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One Year Dream Game Contest + TorqueX experimentation April 3, 2007

Posted by Jesse in : Game Development , trackback

Jay Barnson over at Rampant Games (See footnote 1) posted today about a contest that was announced on MyDreamRpg.com. (Most of the info seems to be written in forum posts. Take a look here.) The gist is, you’ve got one year to write a game (possibly restricted to an rpg, though the rules don’t seem to indicate that), and you could win $10,000. There are a couple of catches. You must use a GarageGames engine (TGB, TGE, TGEA, or TorqueX). Also, the winner isn’t necessarily decided by who made the best game, but instead by a point based system, where points are scored by categories like the following: (copy/pasted from the forum I linked to above)

Points awarded for monthly status updates
Points awarded for game update blogs on GG site
Points awarded for creation of game associated website
Points awarded for GUI design
Points awarded for concept art
Points awarded for cross-site promotion and hype-building (fanbase/community)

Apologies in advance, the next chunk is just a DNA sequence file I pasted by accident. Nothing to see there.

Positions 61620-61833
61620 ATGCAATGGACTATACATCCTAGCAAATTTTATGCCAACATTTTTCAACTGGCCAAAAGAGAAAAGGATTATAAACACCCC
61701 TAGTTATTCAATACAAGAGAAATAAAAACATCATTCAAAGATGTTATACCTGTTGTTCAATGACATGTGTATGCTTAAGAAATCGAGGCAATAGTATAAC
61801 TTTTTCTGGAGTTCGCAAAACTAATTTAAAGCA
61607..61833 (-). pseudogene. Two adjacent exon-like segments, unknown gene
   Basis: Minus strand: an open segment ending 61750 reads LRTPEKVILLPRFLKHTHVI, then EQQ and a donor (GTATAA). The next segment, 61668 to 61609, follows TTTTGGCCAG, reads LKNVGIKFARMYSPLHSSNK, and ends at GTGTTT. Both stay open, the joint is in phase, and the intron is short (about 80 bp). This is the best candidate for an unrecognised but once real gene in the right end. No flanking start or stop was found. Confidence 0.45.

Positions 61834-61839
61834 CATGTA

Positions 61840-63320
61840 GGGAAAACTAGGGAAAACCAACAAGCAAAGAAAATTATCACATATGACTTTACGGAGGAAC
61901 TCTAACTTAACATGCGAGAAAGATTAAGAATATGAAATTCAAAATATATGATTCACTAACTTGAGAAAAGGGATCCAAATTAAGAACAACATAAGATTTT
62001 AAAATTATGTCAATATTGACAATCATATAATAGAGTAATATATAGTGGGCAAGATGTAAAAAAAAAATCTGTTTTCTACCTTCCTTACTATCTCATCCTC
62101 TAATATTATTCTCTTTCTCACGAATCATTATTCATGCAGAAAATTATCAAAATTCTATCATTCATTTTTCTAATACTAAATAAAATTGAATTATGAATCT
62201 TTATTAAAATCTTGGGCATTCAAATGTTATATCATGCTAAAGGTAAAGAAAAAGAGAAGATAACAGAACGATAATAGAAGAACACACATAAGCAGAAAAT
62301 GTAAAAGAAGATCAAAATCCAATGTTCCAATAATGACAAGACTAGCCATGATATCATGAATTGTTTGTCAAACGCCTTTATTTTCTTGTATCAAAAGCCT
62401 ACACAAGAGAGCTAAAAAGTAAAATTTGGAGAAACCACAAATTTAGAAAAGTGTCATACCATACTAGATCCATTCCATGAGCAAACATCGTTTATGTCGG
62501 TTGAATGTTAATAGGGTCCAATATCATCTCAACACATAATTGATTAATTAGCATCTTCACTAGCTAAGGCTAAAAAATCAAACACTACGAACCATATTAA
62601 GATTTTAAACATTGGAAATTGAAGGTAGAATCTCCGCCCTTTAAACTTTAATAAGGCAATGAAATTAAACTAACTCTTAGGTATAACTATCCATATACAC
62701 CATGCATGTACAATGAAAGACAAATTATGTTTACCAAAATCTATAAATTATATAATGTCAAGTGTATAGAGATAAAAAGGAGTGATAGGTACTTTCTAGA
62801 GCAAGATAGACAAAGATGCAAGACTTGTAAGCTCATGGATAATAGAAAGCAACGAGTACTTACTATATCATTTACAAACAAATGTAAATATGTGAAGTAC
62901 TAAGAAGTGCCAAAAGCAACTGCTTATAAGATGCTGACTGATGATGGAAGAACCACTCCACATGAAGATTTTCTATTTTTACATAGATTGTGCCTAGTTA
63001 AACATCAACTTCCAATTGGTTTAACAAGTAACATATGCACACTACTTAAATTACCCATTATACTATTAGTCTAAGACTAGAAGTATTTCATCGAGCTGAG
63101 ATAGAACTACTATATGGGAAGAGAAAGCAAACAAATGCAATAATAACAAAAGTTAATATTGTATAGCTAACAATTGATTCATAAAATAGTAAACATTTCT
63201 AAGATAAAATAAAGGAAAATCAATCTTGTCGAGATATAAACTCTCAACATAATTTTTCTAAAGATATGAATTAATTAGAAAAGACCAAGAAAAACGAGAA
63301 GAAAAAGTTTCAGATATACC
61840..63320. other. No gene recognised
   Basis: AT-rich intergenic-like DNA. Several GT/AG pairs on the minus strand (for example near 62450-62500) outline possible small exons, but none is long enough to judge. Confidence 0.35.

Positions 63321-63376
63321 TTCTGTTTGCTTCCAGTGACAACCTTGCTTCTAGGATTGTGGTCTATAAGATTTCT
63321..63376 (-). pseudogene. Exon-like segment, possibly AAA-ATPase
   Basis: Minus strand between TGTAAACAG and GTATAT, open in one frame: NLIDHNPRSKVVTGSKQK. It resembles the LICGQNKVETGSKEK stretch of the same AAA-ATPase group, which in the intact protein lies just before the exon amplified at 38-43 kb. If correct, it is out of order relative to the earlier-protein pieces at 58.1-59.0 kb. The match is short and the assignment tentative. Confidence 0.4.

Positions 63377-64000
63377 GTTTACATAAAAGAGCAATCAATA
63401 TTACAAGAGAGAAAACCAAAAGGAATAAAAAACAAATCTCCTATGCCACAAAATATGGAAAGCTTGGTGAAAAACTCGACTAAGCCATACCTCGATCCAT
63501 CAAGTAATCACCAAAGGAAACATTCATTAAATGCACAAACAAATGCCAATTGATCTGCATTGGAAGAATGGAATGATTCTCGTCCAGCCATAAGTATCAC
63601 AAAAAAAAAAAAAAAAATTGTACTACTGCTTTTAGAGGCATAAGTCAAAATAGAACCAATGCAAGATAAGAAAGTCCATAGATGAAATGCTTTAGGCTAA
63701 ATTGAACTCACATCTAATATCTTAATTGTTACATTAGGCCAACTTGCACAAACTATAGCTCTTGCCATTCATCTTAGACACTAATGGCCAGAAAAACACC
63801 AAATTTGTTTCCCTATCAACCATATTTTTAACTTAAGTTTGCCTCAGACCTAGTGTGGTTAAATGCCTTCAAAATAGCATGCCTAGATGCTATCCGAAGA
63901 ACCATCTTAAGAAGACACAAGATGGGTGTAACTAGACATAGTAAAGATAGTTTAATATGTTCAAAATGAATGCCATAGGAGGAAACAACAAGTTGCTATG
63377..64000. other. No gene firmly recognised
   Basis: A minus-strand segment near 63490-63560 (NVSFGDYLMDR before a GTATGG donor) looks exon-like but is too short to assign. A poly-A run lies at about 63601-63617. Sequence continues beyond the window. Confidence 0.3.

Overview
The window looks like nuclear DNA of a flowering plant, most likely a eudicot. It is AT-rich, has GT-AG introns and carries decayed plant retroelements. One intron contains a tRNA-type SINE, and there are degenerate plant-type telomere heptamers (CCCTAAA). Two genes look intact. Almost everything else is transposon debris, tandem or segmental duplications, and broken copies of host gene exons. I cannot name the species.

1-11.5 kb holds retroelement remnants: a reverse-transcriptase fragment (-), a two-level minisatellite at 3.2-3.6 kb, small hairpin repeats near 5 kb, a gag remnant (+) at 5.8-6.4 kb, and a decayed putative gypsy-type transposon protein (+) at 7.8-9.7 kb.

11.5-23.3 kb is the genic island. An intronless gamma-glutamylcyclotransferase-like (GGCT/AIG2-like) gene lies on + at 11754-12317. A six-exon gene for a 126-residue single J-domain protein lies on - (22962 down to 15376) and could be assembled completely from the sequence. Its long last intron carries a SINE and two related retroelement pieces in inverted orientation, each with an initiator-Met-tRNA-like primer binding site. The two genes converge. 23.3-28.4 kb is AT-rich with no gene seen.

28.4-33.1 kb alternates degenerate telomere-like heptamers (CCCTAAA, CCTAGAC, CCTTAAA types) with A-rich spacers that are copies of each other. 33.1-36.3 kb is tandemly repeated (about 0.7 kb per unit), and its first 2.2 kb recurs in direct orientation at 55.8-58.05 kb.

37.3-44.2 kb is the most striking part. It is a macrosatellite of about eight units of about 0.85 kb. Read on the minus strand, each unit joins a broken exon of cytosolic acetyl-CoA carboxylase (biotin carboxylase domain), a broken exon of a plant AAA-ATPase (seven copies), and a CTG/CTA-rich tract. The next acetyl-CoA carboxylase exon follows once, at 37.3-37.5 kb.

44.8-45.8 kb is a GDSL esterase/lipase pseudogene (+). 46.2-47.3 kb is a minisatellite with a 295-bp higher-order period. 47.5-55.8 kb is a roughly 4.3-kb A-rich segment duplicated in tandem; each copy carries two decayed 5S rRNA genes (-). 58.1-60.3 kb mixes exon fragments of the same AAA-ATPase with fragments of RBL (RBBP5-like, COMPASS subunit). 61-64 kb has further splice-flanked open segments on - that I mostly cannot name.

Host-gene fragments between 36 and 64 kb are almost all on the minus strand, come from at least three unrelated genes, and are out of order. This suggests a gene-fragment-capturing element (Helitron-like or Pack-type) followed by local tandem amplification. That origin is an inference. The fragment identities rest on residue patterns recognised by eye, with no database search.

Points awarded for adherance to design in final result
Points awarded for launch process and response to player feedback from alpha phase
Points awarded for community response to the final result
Points awarded for game documentation
Points awarded for originality
Points awarded for sound design
Points awarded for backing up smacktalk

It seems pretty interesting to me, and I intend to keep an eye on things as they develop. It looks like there’s already twelve games signed up.

Tonight I spent some more time playing around with TorqueX. It seems the bugs I was running into have already been taken care of. A GarageGames employee posted a rather simple change to a text file they overlooked, and the tile system is working again in the editor. A second similar change and I got particle effects working too. I also learned that I was only looking at a small part of the documention. It turns out there’s one file on TGBX documentation, which covers the editors, and another, much larger file on TorqueX, which is more about code. I haven’t gone too deep, but the docs seem solid, and it was enough that I was able to slap out a TorqueX version of my Pong clone pretty quickly. I can easily see how using TorqueX will save me alot of time over starting from scratch with XNA alone. There’s gonna be alot to learn, but I’m having fun so far.

1) – Jay’s blog is my favorite blog to read. He has all sort of wacky stories about his experience playing and developing games. I get excited every time my RSS feed client notifies me that he’s written a new post. I highly recommend going through his archives if you have some spare time. It’s good stuff.


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